First batch of Bhutanese student with Raja Tobgyal in Kalimpong (1914) Photo courtesy: Dr Tandi Dorji
Anagarika Dharmapala, founder of the Maha Bodhi Society, may have played an influential role
Education: In 1914, a group of 46 Bhutanese boys left for Kalimpong, India to study. They were the first batch of Bhutanese students to study modern education, enrolled in Dr Graham’s Homes.
Among them was Babu Tashi, father of Supreme Court chief justice, Lyonpo Sonam Tobgye. Exactly 150 years later on January 18, Lyonpo Sonam Tobgye joined the Maha Bodhi Society in Kolkata to celebrate the 150th birth anniversary of Anagarika Dharmapala.
Other notable students were Babu Gongloo, father of the former chief operation officer of the royal Bhutan army, goongloen Lam Dorji, and the first veterinary doctor Karchung and Dr Phenchung.
In the same year, Bhutan’s first school was also opened in Haa, with teachers from the Church of Scotland mission. There were around 28 students.
Anagarika Dharmapala, who founded the Maha Bodhi Society in 1891, was not happy with Bhutan sending its students to Darjeeling and Kalimpong to study in “Christian schools”. He strongly objected and cautioned Bhutan for sending Bhutanese students to the “wrong school” and wrote thus to the Raja Ugyen. The handwritten letter was addressed to one Sherpa to be submitted to Raja Ugyen.
46 Bemapur Lane, Calcutta, dated November 19, 1914
I learn that about 20 Bhutanese boys have been brought to Darjeeling to be taught English, and that they have been entrusted to the missionaries. That is bad news. Why could not the Bhutan Raj open a school in their own state and teach the youths English. When a Buddhist who is ignorant of Buddhism is put into a Christian boarding school the way of the youth undergo change. He imbibes the habits of the Christians and becomes indifferent to his own religion. The tender mind is very susceptible. What is heard daily is taken as truth and the mind goes wrong. Therefore, our Lord Buddha condemned with emphasis false faiths that with a creator, a savior, and demise the law of karma. Look at the Japanese how they brogues, they open schools and get English and Russian male and female teachers to come over to Japan and the Japanese are taught English…”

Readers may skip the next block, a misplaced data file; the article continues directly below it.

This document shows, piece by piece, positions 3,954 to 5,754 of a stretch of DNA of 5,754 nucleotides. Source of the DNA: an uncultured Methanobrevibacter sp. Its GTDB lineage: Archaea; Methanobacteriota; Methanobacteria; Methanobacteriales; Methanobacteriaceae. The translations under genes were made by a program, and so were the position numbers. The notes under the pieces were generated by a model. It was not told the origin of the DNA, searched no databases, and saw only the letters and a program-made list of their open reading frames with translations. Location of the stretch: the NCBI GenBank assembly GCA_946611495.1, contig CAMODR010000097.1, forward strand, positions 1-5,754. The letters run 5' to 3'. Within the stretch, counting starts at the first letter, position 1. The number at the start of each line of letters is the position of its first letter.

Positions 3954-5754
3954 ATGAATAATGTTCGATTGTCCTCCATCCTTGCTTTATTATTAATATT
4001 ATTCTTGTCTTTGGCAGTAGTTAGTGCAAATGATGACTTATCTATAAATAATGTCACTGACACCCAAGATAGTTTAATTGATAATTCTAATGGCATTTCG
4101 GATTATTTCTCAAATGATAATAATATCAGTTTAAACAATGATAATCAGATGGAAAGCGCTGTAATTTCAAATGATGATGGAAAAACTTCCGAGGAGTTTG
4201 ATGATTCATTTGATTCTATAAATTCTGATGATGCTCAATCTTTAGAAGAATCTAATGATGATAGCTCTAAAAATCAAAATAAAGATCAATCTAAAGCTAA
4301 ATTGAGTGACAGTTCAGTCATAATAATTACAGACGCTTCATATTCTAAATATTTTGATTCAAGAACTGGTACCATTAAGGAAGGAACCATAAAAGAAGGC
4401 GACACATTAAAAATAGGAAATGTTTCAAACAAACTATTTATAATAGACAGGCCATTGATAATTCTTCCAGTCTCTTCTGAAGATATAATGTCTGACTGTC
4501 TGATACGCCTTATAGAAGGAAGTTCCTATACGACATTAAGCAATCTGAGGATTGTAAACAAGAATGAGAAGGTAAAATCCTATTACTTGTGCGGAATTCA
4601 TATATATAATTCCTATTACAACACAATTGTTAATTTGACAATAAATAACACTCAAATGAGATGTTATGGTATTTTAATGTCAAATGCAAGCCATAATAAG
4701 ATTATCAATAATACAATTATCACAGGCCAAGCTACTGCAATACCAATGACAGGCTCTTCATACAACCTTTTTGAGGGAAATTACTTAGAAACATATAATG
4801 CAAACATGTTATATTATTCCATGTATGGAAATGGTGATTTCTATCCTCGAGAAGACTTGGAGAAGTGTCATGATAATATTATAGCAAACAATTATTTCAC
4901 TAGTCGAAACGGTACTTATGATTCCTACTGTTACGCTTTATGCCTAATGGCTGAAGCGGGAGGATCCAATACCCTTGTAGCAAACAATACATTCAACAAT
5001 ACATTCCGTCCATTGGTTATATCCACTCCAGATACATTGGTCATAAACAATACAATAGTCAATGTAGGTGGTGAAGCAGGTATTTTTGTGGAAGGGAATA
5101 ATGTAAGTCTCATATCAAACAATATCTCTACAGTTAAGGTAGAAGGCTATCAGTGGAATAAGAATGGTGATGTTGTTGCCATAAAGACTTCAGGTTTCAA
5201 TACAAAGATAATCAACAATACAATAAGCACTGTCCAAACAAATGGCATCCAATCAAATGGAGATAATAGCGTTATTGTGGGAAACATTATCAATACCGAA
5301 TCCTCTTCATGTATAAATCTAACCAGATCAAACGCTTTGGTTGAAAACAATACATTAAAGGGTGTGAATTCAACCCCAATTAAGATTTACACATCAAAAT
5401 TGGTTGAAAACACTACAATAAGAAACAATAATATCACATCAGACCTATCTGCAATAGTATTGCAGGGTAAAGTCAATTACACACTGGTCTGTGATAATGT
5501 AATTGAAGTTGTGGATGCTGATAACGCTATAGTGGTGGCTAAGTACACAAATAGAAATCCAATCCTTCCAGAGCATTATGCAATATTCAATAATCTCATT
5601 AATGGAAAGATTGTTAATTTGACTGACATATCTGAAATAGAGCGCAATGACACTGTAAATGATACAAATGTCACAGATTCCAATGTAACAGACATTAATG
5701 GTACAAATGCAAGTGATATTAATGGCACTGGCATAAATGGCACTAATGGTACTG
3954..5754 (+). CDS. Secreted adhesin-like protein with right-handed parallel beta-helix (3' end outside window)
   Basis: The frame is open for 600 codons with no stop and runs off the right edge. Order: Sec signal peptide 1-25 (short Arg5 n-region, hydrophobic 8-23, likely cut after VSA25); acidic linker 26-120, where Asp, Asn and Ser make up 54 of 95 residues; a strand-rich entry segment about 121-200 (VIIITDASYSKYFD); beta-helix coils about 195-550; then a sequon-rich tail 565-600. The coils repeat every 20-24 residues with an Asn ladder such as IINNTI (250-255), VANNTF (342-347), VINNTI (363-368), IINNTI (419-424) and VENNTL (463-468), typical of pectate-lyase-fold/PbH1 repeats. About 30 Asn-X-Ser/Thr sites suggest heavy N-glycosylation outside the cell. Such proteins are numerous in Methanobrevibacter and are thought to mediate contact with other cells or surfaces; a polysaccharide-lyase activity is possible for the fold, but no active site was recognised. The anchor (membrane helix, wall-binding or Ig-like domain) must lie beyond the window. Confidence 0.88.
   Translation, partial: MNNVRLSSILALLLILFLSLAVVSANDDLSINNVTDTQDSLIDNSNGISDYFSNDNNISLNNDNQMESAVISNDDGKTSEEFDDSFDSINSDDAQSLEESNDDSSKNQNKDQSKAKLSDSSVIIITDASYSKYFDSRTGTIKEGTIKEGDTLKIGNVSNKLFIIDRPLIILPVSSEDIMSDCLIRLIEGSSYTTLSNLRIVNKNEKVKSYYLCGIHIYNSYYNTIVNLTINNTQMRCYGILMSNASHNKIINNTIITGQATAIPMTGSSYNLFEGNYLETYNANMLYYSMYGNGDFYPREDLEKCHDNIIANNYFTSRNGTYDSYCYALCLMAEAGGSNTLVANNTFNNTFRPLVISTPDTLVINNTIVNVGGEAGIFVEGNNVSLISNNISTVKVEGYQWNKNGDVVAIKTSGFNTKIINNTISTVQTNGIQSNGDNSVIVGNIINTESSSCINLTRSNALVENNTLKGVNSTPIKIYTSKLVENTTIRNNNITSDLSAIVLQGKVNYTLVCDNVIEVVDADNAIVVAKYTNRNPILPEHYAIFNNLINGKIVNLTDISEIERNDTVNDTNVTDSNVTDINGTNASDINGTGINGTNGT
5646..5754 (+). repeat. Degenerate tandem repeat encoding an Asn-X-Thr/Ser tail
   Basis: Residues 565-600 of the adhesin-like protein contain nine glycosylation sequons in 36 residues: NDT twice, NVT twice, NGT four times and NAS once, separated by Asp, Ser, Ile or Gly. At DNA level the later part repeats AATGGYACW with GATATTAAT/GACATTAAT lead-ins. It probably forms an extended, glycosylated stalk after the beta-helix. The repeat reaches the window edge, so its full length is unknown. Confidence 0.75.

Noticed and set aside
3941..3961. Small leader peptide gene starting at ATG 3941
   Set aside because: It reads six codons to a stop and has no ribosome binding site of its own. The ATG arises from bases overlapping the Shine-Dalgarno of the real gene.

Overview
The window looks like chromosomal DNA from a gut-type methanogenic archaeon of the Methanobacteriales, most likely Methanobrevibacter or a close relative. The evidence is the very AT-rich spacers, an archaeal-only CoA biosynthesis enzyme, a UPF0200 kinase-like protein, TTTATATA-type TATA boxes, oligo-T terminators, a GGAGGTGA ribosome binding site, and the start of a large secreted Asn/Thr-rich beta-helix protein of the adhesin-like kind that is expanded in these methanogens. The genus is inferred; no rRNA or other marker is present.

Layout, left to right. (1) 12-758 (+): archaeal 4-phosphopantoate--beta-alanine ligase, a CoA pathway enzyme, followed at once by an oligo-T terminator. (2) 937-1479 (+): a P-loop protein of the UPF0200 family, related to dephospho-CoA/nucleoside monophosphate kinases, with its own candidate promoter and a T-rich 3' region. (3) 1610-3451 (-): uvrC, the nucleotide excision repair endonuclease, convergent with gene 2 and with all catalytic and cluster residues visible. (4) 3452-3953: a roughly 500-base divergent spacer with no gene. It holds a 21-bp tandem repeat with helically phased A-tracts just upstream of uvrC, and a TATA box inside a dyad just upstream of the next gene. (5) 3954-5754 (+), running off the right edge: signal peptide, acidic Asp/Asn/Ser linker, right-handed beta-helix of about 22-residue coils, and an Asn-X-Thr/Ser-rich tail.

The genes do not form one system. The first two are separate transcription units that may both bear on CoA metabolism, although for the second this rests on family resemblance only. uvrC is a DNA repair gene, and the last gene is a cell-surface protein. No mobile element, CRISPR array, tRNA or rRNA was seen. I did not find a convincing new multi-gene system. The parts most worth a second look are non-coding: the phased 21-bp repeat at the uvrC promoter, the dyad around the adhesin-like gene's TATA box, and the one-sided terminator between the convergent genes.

What is needed is technical and industrial education. Japan rose from her obscurity because her youths were taught how to manufacture articles which are imported into Japan. A few Bhutanese students should be sent to Japan; also a few students to learn in technical institutes. A country that has no industries remains, poor. I am very anxious about the Bhutan boys. In Ceylon our 200,000 Buddhist boys attending non-Buddhist schools are lost forever. They become Christians after they leave school or become very bad morally. The education of the rising generation should be on national lines. Christian missionaries are not the kind of teachers that Buddhist pupils should have. Submit please to Raja Ugyen on the very important subject…”
The letter from the founder could be one reason why another school was established in Bumthang in the following year, 1915, said Chief Justice Sonam Tobgye, who maintained his late father’s diary.
First batch of students in Bumthang (1915) Photo courtesy: Dr Tandi Dorji
There were 21 students, including the Crown Prince Jigme Wangchuck, and some children of the people serving in the king’s court. Babu Nagchung, who started Dzongkha Kuensel as an official news bulletin in 1965, was among 21 students to study English and Tibetan/Dzongkha in Bumthang.
However, Bhutanese students continued their studies at the Scottish mission school. In 1920, four students were sent to be trained as doctors, veterinary doctors and teachers in India.
The chief justice said Dharmapala is one of the illustrious sons of Sri Lanka, who made monumental contribution to the cause of Buddhism, the Buddhist revival and the nationalist awakening in Sri Lanka.
“He was a peerless missionary of Buddhism, who carried the message of the Buddha across the world,” he said.
Lyonpo Sonam Tobgye also said the Dharmapala presented Buddhism as consistent with science, especially the theory of evolution.
He was convinced that any movement for the emancipation of the people would have to go hand in hand with the revival of the national culture. He lamented furiously over the cultural, religious and national decline, and developed a firm determination to fight against the escalation of the foreign power in the country.
“Dharmapala’s enthusiasm and tireless efforts inspired many generations and his transcending vision and compassionate thought traversed to then unknown Bhutan,” the chief justice said.
Bhutan celebrated a yearlong sherig centenary (May 2, 2012-February 21, 2013), although Bhutan’s journey to modern education turns 100 years only this year.